How hill farmers are improving upland ground and stock rates

Fencing in-bye land and rougher hill ground has enabled Scottish beef and sheep producer Alex Brewster to lift stock units by 51.2 and give up 40ha of rented ground.

Since switching from set stocking to rotational grazing about seven years ago lamb weights have lifted by 3kg a head, but driven by his Nuffield Scholarship, recent improvements have focused on building soil organic matter and improving pH through holistic management.

This sees cattle at Rotmell Farm near Dunkeld, Perthshire, mob-grazed in groups of 150-180 ahead of sheep and fields rested for 30-90 days. 

See also: What is holistic grazing and what are the benefits?

“We now know through modern science that pH is driven by the health of the soil microbes and your cowpats have a fairly high pH, so you can lift it using cows.

“I’m using the cow to feed the ewe. The cows break up the rougher pasture and, by opening up the sward and allowing time for regrowth, this produces better feed for the sheep.”

Farm facts: Rotmell Farm

Alex Brewster

Alex Brewster

  • 190 spring calving Angus cows
  • Farming 990ha, tenanted
  • Contract farming 3,200ha at the Lude Estate
  • Manage a deer operation at Meikle Findowie Estate
  • 80cm of rain annually, on average
  • 400-1,300ft above sea level (120-400m)
  • 670 ewes (switching to a composite breed of Cheviot x AberFace (Aberfield x BlackFace)
  • 4,000 organic laying hens
  • In a joint venture with Robert Flemming in SW Scotland, who takes store cattle through to finishing. In return, Mr Brewster winters Mr Flemming’s cows


To facilitate this, in-bye pasture has been split into 10ha blocks and further sub-divided into 2.5ha paddocks using electric fencing.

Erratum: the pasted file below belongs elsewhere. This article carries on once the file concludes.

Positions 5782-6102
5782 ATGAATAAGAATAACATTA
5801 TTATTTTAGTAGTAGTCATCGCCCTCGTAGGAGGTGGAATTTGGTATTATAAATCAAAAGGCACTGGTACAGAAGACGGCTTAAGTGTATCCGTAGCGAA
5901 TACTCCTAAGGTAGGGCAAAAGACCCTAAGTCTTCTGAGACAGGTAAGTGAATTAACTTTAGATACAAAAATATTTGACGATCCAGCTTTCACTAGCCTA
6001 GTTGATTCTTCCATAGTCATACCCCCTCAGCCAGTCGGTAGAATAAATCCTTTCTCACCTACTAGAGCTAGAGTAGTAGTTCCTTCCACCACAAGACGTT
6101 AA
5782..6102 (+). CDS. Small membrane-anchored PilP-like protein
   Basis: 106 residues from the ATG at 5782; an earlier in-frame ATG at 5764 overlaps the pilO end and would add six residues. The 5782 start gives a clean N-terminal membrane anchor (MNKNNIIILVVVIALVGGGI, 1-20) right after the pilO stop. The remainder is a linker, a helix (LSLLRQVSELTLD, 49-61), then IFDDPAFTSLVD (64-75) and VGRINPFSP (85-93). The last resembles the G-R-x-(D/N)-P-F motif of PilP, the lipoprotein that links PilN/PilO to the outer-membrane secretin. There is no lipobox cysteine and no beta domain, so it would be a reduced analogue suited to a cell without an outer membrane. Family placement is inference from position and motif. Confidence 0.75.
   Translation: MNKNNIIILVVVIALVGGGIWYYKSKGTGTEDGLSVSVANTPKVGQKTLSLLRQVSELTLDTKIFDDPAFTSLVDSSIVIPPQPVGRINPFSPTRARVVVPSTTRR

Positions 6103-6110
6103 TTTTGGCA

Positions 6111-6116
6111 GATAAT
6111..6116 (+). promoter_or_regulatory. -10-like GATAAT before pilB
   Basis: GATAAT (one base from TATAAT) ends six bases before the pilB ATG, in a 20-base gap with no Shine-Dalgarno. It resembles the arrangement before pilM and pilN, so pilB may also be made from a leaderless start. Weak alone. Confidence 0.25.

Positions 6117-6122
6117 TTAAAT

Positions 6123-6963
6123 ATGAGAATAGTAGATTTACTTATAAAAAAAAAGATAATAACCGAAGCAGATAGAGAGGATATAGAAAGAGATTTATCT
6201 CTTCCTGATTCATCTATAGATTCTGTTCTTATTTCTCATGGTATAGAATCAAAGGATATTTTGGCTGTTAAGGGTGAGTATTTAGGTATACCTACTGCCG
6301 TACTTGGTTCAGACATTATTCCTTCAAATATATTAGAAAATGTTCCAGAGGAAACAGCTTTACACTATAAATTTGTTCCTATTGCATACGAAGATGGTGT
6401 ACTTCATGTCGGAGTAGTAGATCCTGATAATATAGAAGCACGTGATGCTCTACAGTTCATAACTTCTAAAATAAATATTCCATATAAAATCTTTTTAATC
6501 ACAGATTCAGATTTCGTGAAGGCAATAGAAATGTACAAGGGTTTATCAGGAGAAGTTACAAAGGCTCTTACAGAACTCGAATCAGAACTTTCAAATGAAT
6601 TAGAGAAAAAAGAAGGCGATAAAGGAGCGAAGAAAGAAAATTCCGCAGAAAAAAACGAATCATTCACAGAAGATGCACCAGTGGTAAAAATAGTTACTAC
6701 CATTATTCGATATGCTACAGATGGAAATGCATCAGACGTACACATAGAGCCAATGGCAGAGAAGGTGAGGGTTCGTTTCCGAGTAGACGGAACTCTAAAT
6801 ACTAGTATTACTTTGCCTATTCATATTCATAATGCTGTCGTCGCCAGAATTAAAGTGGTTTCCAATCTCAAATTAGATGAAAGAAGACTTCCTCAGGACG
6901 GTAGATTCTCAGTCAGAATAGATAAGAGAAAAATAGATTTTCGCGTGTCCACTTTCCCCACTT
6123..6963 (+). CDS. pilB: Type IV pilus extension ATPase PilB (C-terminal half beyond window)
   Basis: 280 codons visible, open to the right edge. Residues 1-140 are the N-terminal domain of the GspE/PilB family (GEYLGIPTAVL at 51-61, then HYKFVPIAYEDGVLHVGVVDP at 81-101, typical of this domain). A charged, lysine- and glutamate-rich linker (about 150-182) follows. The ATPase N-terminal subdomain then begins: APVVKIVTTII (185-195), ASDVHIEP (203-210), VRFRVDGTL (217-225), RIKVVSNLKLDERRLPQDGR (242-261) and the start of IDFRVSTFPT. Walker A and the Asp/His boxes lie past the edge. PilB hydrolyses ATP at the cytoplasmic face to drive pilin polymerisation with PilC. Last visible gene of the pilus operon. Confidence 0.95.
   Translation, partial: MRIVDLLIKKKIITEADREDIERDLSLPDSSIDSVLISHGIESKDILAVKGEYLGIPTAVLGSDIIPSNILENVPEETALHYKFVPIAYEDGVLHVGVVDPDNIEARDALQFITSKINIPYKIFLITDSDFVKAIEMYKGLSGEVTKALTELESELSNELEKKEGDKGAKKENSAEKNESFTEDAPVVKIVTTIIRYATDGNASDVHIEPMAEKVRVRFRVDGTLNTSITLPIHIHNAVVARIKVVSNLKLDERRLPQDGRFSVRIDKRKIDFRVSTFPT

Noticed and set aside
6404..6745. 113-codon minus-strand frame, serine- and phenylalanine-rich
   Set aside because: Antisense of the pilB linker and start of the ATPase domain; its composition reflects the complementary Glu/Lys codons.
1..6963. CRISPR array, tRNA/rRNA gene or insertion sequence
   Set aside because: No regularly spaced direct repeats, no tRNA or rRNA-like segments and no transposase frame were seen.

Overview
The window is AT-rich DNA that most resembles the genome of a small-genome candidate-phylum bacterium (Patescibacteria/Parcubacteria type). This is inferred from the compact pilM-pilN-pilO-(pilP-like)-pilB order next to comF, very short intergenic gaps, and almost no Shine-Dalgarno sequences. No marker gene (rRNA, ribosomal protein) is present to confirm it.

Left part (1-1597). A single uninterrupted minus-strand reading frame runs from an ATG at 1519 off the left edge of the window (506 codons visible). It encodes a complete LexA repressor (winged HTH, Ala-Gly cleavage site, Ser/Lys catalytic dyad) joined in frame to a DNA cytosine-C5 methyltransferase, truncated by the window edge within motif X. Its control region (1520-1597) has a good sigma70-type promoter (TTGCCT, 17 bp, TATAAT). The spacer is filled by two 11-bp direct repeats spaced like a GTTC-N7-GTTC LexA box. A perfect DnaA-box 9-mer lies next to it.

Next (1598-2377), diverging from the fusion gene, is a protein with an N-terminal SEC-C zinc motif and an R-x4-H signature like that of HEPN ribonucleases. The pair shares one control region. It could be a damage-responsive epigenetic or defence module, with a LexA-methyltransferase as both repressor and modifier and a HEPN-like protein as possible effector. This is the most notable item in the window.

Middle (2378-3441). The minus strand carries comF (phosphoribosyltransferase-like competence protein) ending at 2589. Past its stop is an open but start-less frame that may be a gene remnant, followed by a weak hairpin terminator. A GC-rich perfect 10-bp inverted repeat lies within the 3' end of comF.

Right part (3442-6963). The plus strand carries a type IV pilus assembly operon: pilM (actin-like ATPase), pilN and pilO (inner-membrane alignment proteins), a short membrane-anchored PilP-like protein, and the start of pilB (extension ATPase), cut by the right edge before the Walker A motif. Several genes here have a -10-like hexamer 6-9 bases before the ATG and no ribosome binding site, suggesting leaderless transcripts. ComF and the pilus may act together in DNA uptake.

When Mr Brewster began improving upland ground seven years ago he found it difficult to source equipment, and his company, Powered Pasture, was born out of a necessity to import higher quality electric fencing components, with Rotmell becoming a test bed for solutions.

Electric fencing has been connected to stone walls using insulated irons drilled into stone. Mains electricity is used to power the fences ,along with two 50 joule energisers, with a third being installed later this year.

He uses:

  • Powered Pasture solar strip grazing kit
  • Four-strand Taragate
  • Electric fence remote controller with a Gallagher mains energiser.

A gravity-fed hill loch located at 1,300ft keeps header tanks replenished, and 4km of 50ml medium-density polythene pipes (MDPE), which have been dug into the ground to prevent freezing, supply mobile troughs.


Mr Brewster’s ethos is to “optimise the performance of the system” and build farm resilience.

“We can’t control the weather, but we can manage how resilient we make the farm. I’m trying to improve root depth to give me more access to soil moisture and build longer diverse covers to capture run-off,” he says